If you’re like me, than you probably don’t give a bat’s fang for Women’s Day. Yes, that day that blissfully comes and goes every 8th of March in celebration of the world’s Venuses.
For my part, I maintain that one needs to be celebrated according to deed and nothing other. The following eight women deserve our respect not in virtue of their sex, but in virtue of their contribution to humanity.
1. Audrey Hepburn — 1929-1993
She once famously said: ‘I don’t want to be alone, I want to be left alone’. The Hollywood icon and star of unforgettable classics like Sabrina, Breakfast at Tiffany’s and Roman Holiday never dreamed of capturing the attention and hearts of so many. Charming and elegant, she was one of the first movie stars to use her status for charitable work in Africa, becoming ambassadress for UNICEF and travelling to refugee camps in Ethiopia and Tigre. Her commitment to saving lives was unwavering and the role of helping to bring attention to famine-ravished children was her greatest. In 1989 following her return from Africa she commented: ‘… to save a child is a blessing: to save a million is a God-given opportunity’.
2. Temple Grandin — 1947-Present
Unconventional and unfazed. She was born autistic, understanding the world primarily in pictures. After a turbulent youth she finally figured out a way to harness her uniqueness to help others, namely animals. Now at 69, she is a professor of Animal Science, a consultant on animal behaviour to the livestock industry, but most notably, she is a passionate spokesperson for autism. Her lectures on dealing with autistic children have helped bring hope to countless families.
3. Édith Piaf — 1915-1963
Arguably one of France’s greatest charms. The cabaret singer, songwriter and actress who was famously portrayed in 2007 by Marion Cotillard in the film, La Vie en Rose led a troubled life. This tiny woman with a mighty voice was full of pain, both emotional and physical. Abandoned by her mother, she grew up in her grandmother’s brothel and began working as a street performer with her father when she was just fourteen. Crippled for many years with arthritic pain and alcohol addiction, her private suffering didn’t stop her from continuing to perform almost right up to her death. This ‘Piaf’ (little bird/sparrow) brought joy with her effulgent voice, giving life to that sacred word: Liberté.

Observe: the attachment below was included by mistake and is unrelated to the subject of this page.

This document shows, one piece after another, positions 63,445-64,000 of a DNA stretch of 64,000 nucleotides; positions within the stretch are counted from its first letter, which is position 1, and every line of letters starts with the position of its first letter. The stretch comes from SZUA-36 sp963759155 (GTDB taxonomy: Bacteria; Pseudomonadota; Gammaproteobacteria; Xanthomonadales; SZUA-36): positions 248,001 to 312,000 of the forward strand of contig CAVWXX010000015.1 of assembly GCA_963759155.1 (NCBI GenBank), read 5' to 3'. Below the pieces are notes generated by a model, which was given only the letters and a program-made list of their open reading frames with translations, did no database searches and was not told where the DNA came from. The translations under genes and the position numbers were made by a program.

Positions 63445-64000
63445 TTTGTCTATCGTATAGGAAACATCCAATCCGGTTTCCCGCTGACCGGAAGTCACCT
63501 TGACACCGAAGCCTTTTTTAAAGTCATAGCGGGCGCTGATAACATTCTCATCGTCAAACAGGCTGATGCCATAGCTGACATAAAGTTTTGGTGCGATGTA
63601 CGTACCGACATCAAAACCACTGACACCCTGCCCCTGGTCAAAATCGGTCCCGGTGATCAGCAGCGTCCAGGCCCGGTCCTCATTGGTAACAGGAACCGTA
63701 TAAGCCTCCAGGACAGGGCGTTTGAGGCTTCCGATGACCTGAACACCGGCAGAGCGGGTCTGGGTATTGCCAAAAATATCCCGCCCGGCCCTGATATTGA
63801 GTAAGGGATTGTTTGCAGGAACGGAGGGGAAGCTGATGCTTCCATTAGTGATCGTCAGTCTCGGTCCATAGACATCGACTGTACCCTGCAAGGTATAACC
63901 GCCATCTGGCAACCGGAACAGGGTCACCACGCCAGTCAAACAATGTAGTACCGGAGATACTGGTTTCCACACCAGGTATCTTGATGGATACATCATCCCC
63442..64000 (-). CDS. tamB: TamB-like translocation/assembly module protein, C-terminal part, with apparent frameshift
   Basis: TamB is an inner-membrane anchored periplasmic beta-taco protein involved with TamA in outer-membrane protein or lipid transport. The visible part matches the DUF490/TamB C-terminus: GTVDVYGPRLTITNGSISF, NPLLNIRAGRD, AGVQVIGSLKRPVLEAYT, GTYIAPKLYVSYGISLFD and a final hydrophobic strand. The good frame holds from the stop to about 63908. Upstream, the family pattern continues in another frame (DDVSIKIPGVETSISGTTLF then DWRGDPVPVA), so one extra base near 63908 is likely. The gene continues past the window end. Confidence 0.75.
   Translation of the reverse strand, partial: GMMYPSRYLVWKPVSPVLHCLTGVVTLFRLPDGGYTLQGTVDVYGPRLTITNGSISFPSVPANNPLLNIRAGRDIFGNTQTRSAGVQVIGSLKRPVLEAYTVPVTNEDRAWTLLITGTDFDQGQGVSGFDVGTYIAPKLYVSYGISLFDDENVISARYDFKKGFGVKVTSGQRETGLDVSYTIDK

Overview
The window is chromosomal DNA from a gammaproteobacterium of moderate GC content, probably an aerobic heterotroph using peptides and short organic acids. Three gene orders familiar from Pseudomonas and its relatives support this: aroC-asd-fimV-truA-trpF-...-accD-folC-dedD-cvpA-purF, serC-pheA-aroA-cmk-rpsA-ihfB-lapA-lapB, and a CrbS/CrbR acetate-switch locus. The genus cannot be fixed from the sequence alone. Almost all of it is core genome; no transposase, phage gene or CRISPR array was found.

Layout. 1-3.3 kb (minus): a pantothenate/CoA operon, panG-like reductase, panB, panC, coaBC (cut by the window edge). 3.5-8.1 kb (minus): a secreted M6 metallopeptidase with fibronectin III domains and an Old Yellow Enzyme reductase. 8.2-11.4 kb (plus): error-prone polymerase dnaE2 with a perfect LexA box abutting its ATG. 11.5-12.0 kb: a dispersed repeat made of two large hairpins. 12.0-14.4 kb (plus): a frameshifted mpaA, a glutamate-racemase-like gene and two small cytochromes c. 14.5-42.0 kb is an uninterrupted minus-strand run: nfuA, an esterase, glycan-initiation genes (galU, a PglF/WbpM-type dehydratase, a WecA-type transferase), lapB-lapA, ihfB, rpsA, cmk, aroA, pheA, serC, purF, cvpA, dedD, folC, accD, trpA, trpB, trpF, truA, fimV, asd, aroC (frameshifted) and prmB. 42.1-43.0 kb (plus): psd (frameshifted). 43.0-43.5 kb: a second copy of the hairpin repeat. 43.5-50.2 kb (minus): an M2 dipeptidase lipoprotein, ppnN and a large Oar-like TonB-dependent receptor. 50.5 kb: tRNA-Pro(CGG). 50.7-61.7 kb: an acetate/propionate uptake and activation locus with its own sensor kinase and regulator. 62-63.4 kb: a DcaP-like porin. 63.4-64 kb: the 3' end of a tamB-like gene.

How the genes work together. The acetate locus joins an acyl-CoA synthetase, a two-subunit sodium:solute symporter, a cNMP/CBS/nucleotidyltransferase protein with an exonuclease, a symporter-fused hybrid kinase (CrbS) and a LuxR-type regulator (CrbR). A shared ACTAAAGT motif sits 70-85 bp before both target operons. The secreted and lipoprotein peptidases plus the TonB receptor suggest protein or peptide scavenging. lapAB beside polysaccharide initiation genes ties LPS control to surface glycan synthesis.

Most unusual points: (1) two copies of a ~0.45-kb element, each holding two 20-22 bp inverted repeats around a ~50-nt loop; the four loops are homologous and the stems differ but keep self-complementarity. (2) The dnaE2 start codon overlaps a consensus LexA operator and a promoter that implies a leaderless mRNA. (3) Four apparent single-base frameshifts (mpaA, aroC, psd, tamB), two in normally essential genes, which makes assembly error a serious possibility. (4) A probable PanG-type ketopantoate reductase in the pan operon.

4. J.K. Rowling — 1965-Present
I’m aware that this person probably needs very little introduction. Whether you love her wizarding world or not, this woman never set out to achieve fame, all she wanted was to have her story published. Losing her mother to multiple sclerosis after a ten-year battle with the illness, a troubled marriage, depression, being on welfare and a separation from her father never stopped Rowling from continuing to write. Twenty years later, she has accumulated an impressive oeuvre of children and adult fiction, even branching out into screenwriting. But behind all this success is really a person who remains humble and dedicated to her work.
5. Tamara de Lempicka — 1898-1980
Beautiful and talented, the Russian-Polish Art Deco painter was an aristocrat and celebrity who effortlessly mingled with the likes of Picasso and Georgia O’Keeffe. Her work exhibited opulent elegance and a seductive brashness, but could also be arrestingly intimate as seen in The Mother Superior and The Sleeping Girl – one of the many paintings of her daughter, Kizette. A bohemian lifestyle and prolonged absences from her only child make Lempicka an easy target for social scrutiny; but ultimately, just like her most memorable work, Autoportrait, this was a woman determined to make her own decisions, and she did.
6. Carol Ann Duffy — 1955-Present
The Scottish poet, professor and playwright was made British Poet Laureate in 2009. Witty and intelligent, her poetry has a certain bittersweet aloofness, as in Valentine, and effortless levity that is her mark and our pleasure. See for yourself in ‘Mrs Darwin’:
7 April 1852.
Went to the Zoo.
I said to Him –
Something about that Chimpanzee over there reminds me
7. Anna Akhmatova — 1889-1966
This Russian poet survived the Stalinist terror reign, producing arguably her greatest work: Requiem. Written between 1935 and 1940, the poem is an autobiographical account of the suffering and suppression of the Russian people. Her own husband was shot on false accusations while her son spent many long months imprisoned on counter-revolutionary charges. Requiem is about the death of justice, when physical death becomes an antidote to the relentless grief. Though translations are notoriously difficult in matching the original, the following lines speak for themselves:
Already madness trails its wing
Decisively across my mind;
I drink its fiery wine and sink
Into the valley of the blind.
8. Yim Wing Chun — 1700
Legend has it that a Buddhist nun and one of Five Shaolin Elders in Southern China, Ng Mui, applied her knowledge of Shaolin martial arts training to create a different form of Kung Fu after witnessing a fight between a crane and a snake. Ng Mui took on a pupil, Yim Wing Chun, teaching her this new style of self-defence which transcended size, weight and gender. Yim Wing Chun in turn, mastered and developed the art, applying it in a fight with a thuggish warlord to reject his advances. Having defeated him, she was free to marry the man she loved who named the martial art after her. Despite much debate as to the origins and identity of the founder of Wing Chun, I say every legend contains at least a fine grain of truth.